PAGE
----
Sewing Tools and Supplies for Artistic MendingA fresh approach to repairing clothes
Broadly speaking, mending involves repairing or concealing damage to a garment. The potential problems are as wide-ranging as the ways to solve them.
Within your own wardrobe, you’re likely to find examples of these issues.
Torn seams: Where stress occurs, as in the seat or inseam of pants, or the back armscye in shirts, seams can give way. Often, it is only the stitches that open and the fabric remains intact.
Ripped fabric: This is most commonly found in areas that bear the brunt of constant bending, such as pant knees and the elbows of shirts and sweaters.
Fraying: You’ll find this at hemline folds, neckbands, and the collars and cuffs of woven shirts. It’s most common on garments that are frequently worn and washed.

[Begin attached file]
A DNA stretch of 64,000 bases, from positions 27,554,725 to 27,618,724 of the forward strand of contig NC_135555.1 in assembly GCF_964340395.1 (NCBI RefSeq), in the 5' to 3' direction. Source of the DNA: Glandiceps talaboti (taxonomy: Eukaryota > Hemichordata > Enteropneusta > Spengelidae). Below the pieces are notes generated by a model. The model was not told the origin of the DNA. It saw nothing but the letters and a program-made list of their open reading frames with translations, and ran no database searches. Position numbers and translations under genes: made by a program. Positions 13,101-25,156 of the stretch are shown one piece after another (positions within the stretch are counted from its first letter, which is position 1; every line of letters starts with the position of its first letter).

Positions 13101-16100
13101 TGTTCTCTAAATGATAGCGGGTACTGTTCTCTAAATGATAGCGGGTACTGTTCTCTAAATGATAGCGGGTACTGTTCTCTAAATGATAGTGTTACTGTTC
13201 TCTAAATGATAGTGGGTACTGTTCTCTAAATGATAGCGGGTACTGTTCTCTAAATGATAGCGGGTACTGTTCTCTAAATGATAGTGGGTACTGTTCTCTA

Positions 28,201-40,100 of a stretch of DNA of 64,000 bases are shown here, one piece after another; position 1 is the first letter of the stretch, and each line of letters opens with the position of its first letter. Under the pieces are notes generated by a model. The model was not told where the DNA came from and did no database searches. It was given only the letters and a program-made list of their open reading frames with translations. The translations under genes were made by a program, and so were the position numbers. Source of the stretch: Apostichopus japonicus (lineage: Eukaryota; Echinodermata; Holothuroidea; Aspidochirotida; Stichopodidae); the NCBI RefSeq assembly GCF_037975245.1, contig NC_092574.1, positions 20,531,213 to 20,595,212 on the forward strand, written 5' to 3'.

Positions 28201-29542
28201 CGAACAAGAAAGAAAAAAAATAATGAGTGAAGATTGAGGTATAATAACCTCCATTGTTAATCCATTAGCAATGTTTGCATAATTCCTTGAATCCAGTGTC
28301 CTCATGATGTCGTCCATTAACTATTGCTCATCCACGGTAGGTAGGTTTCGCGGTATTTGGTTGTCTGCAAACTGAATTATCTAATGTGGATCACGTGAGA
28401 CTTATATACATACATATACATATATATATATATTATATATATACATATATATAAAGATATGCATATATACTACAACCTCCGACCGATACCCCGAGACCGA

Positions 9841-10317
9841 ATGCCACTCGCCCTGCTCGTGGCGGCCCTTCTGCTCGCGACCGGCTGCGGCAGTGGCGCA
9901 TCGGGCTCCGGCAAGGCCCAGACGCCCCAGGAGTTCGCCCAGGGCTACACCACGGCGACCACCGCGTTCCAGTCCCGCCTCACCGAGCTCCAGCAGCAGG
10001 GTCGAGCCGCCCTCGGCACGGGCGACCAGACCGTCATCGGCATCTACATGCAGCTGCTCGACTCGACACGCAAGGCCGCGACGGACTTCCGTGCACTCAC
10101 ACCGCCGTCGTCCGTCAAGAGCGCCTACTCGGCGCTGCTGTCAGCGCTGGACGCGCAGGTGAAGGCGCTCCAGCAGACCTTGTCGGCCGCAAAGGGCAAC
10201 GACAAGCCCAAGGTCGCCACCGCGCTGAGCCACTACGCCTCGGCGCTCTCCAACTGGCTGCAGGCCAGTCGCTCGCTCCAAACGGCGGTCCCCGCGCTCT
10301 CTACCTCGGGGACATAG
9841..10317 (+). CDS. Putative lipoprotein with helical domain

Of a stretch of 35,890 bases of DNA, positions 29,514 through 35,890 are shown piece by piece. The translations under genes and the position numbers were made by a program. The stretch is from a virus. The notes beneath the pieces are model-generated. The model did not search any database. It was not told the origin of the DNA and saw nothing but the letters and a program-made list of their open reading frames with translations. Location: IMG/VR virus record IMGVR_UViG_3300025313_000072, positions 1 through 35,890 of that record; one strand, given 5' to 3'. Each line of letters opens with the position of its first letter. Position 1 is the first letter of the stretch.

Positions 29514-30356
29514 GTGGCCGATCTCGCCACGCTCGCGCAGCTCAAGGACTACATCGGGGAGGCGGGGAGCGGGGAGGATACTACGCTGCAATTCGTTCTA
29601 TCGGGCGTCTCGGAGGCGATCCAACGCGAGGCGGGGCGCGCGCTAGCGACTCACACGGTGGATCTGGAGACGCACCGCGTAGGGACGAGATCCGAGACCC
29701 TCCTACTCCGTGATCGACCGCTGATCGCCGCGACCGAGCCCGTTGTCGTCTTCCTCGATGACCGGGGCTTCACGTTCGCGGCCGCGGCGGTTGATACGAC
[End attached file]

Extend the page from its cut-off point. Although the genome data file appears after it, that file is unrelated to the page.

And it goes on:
Holes and snags: Knits are most susceptible to this type of damage, from wear, catching on objects, or insects.
Stains: All sorts of garments can be marred by unsightly spots that don’t come out with soaking or chemical treatments.
The approach we take to mending typically depends on the garment that needs fixing and the way we want it to look in the end.
A popular repair concept, often called visible mending, aims to make the repair a design feature. This approach is a favorite today among sewers as well as those who don’t make their own clothing. When you’re not worried about making a perfectly invisible repair, you can challenge your creativity and add personality to your wardrobe.
The traditional notion of mending is an invisible repair that leaves the garment looking as close to new as possible. I have a sewing book from 1943 that devotes an…